Produced in partnership with the European PR agency Tyto, this csuite podcast expert panel discussed the Tyto Tech 500 Power List, a publication that identifies the most influential figures in technology in the UK, France and Germany.
We hear the word influencer more commonly than most of us would like, but don’t panic, we aren’t here to discuss Instagram, but instead to explore what it means to be an influencer in the world of tech.
Hosts of the show, Graham Barrett and Tyto’s Senior Partner and Head of Media Influence, Zoe Clark spoke to three of the influencers on this year’s Tyto Tech 500 list – Sophie Proust, Chief Technology officer at ATOS, Andreas Maier, Professor, Friedrich-Alexander University, Erlangen-Nuremberg, and Jonathan Symcox, Editor at TechBlast and BusinessCloud.
Zoe explained that there had been a recent boom in the number of influencers coming from the green tech sector across the UK, France and Germany and within health tech and biotech.
Jonathan said: “We look at female role models in technology, which obviously has a real impact in terms of people getting engaged on social media, people visiting our website and understanding who the people are that are trying to change the world.”
Sophie added that she found it a huge surprise and honour to be selected as one of the top women in tech and hopes it will inspire other women to explore the tech area.
It’s the world’s worst- kept secret, but even though there’s been a massive improvement in the male-dominated fields of science and tech, the percentage of women working in the STEM field’s is still worryingly low.
Sophie explained that women need to be interested in science and technology and must understand that this is an area where they can succeed and have fun.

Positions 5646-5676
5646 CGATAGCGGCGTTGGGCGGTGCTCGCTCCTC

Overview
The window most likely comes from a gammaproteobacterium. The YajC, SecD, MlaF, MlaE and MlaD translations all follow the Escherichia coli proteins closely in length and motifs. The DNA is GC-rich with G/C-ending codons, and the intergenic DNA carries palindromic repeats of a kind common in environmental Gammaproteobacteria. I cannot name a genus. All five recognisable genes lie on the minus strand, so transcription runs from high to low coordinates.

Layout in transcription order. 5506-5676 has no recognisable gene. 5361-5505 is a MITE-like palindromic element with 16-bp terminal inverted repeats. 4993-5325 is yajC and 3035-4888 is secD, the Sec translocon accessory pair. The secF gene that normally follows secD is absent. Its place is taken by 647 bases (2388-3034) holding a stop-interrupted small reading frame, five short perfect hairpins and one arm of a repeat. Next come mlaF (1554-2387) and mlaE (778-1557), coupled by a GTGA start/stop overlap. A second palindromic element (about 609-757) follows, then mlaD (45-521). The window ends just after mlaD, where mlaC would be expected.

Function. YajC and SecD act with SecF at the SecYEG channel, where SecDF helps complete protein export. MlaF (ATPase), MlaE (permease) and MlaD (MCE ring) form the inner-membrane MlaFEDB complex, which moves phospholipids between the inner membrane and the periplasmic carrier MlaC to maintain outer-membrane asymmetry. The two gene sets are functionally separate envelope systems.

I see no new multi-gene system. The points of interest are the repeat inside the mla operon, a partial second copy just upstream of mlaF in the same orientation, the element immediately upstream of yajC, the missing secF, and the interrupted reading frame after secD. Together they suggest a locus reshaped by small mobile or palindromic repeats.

She said: “Once they understand this, then we need to promote them and encourage them to have more leadership positions. And I think also we need to understand that leadership does not have to be this immutable stereotype model invented by men. But there is a place in the business world for more collaboration, more listening, more empathy, and a more sustainable way also to drive economic success.”
Jonathan added that there aren’t as many female CEO’s as they’d like and it’s important to understand there’s a lot more to be done. He explained he’s heard countless stories of women being negatively treated in the industry.
Andreas, a professor at the Friedrich-Alexander university said that targeted marketing is important when it comes to getting women involved in STEM at an educational level.
He explained: “We’re running several study programs, computer science is 90% male, 10% female, and then we’re running a study program that we call medical engineering, and you can study it in a flavour that is essentially computer science. And from day one bachelor to the last day of the master it’s 50% male, 50% female, and they are learning very similar things”
“I think if you frame it right, if you make it accessible, if you create the right learning experience, you can actually do it and make it much, much more interesting”
He said the most important thing that they need is role models, those that can show others how it can be done and how to be successful in tech as a woman.
Zoe said: “Within organisations, we just have to recognise that everyone actually does things in a different way. Man, woman, whether you’re an introvert and extrovert, even, you like to operate in different ways.”
She explained that it needs to be down to an organisation supporting their teams, especially their women to encourage them in a way that works for them.
Jonathan’s teams recently published their Ed Tech 50, which explores education technology companies that are using technology to help people whether that’s students, schoolchildren, or workplace development.
He said: “I think there’s just going to be an increase in businesses across all sectors experimenting with new technologies. AI has not been around that long. We talk about it like it’s been around for 20 years. But AI, in a practical sense, is only a few years old.”
Sophie added: “There’s also a big need for cybersecurity, and the threat landscape is extending.”
Zoe shared a quote from Jeremy Waite of IBM, who said “any true influencer never sets out to be an influencer”, although that might be true if you’re setting out to be a reality TV star, she said.
She shared another quote from him, where he said, “it’s the responsibility of all of us to influence whatever audience you’ve got, however big or small”.
She said: “We need to think about influence in a really human well-rounded way, however small your audience is, someone will be listening. Somebody will be taken by what you’re saying and be thinking about it. And to me, that’s what influence means”.